Waste less time on Facebook — follow Brilliant.
×

Weekend Wiki Party 9 - Empty Pages

This week, we're trying something a little different with the Weekend Wiki Party, and there should be something here for everyone. Below, you'll find the most visted pages in each topic on Brilliant that currently have no content.

These pages are about things that people on Brilliant want to know about, but there's currently nothing on our wiki to help them. Can you help them out by adding to these pages?

Calculus

Simple Sequences

Algebra

Absolute Value

Combinatorics

Dilworth’s Theorem

Number Theory

Perfect Numbers

Logic

Tic Tac Toe
Truth Tables

Cryptography

Vigenere Cipher
Quantum Cryptography

Computer Science

Input Output

Physics

Field Lines and Field Strength
Determining the Power put into a System

Leave a comment if you make an edit, and thanks for helping make Brilliant the best place in the world to learn math and science!

Note by Calvin Lin
1 year, 8 months ago

No vote yet
1 vote

Comments

Sort by:

Top Newest

@Calvin Lin Sir, I contributed to the "Absolute Value" Wiki.I added examples to each section , improved the definition and added some properties to the notes of absolute value.Hope you like it :) Nihar Mahajan · 1 year, 8 months ago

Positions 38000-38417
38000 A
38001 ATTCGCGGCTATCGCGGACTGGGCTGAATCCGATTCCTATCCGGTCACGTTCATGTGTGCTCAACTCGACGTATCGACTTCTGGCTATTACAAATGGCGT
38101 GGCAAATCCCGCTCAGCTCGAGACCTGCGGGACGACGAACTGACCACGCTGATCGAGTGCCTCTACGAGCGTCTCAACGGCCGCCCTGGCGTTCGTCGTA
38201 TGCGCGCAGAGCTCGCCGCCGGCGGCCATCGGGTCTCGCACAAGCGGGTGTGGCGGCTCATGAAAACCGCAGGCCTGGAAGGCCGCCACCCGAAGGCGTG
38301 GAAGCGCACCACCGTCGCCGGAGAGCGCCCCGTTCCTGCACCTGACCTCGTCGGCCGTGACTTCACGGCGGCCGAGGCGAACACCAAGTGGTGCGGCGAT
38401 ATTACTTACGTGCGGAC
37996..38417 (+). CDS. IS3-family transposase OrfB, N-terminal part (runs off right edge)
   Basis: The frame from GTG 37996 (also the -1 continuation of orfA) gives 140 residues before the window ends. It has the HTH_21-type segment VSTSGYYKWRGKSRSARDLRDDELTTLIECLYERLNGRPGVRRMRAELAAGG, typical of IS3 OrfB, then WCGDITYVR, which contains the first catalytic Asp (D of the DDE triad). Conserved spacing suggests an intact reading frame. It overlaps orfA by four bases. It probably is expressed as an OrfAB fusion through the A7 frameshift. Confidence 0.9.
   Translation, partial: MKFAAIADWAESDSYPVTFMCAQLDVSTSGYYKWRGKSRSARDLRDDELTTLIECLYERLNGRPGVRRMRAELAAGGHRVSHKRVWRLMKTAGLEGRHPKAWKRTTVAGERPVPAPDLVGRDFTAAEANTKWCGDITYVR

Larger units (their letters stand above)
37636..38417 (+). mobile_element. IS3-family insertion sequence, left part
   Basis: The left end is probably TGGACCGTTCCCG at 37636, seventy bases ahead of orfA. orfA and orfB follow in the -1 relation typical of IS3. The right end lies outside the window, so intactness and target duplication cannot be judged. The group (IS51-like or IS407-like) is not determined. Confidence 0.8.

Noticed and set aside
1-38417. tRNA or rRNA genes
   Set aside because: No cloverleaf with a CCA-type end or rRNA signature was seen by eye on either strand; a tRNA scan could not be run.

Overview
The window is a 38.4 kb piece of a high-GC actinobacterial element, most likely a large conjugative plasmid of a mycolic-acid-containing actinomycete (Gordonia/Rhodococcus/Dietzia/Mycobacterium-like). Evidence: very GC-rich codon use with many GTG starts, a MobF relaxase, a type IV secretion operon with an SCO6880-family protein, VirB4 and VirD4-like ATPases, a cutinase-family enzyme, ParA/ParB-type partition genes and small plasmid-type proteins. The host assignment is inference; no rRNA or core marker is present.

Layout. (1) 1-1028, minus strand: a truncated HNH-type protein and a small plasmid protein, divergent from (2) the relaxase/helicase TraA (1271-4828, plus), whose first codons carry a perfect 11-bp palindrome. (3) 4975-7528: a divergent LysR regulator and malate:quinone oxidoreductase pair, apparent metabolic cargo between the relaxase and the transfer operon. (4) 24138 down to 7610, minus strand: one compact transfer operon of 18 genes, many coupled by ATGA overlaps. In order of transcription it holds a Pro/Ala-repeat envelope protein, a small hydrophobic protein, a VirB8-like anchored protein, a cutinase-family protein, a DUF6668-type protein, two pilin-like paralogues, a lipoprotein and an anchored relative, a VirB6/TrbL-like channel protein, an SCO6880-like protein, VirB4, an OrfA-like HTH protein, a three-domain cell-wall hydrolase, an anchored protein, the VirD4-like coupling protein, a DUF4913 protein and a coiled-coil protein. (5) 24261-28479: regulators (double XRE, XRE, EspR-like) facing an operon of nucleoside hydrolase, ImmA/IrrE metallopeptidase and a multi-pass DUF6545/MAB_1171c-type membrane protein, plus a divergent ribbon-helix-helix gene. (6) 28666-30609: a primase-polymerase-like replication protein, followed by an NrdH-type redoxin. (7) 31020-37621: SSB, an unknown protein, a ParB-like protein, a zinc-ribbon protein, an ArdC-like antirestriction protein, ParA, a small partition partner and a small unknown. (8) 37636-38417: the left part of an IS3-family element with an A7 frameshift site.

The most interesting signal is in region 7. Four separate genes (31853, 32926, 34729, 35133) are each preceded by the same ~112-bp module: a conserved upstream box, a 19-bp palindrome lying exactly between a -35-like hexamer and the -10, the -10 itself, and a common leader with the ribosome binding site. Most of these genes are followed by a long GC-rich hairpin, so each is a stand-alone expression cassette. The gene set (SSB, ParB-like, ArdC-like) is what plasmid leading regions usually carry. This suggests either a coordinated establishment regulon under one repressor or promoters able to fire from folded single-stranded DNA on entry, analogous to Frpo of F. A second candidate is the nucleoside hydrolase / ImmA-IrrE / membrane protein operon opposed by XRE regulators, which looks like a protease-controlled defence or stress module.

Log in to reply

@Nihar Mahajan Thanks! That page is beginning to look better :) Calvin Lin Staff · 1 year, 8 months ago

Log in to reply

Sir, i've contributed to the graphs of inverse trigo. can u check it?? Aditya Kumar · 1 year, 8 months ago

Log in to reply

Edited out/Cleaned up \(\text{Perfect Numbers } \ddot\smile\) Pranjal Jain · 1 year, 8 months ago

Log in to reply

@Pranjal Jain Oh yay! That page looks much better than it did the day before.

It could benefit from adding some proofs, or combining the list of properties which are mostly "it has the form \( 2^{n-1} ( 2^n - 1 ) \). Calvin Lin Staff · 1 year, 8 months ago

Log in to reply

Is it okay, if I help with these pages after JEE, that is, next week? I am saving this note so that I can remember to do so. Vishwak Srinivasan · 1 year, 8 months ago

Log in to reply

@Vishwak Srinivasan Certainly! Help at any point in time will be welcome.

All the best with JEE! Calvin Lin Staff · 1 year, 8 months ago

Log in to reply

@Calvin Lin Thank you sir! Vishwak Srinivasan · 1 year, 8 months ago

Log in to reply

A stopwatch has a least count of 0.1 seconds it does 20 oscillations in 25 seconds find error in time period Abhishek Singh · 1 year, 8 months ago

Log in to reply

@Abhishek Singh 0.125secs? Ayanlaja Adebola · 1 year, 8 months ago

Log in to reply

@Ayanlaja Adebola In response to ayanlaja answer, please can you tell how the answer came Abhishek Singh · 1 year, 8 months ago

Log in to reply

@Abhishek Singh I think.....Period(T)=Time Taken/Number of oscilations.......T=25/20.....T=1.25 secs.....Since the stopwatch moves @least 0.1secs which is its reading accuracy....Error=1.25*0.1=0.125secs Ayanlaja Adebola · 1 year, 8 months ago

Log in to reply

@Abhishek Singh Am i corect or wrong? Ayanlaja Adebola · 1 year, 8 months ago

Log in to reply

×

Problem Loading...

Note Loading...

Set Loading...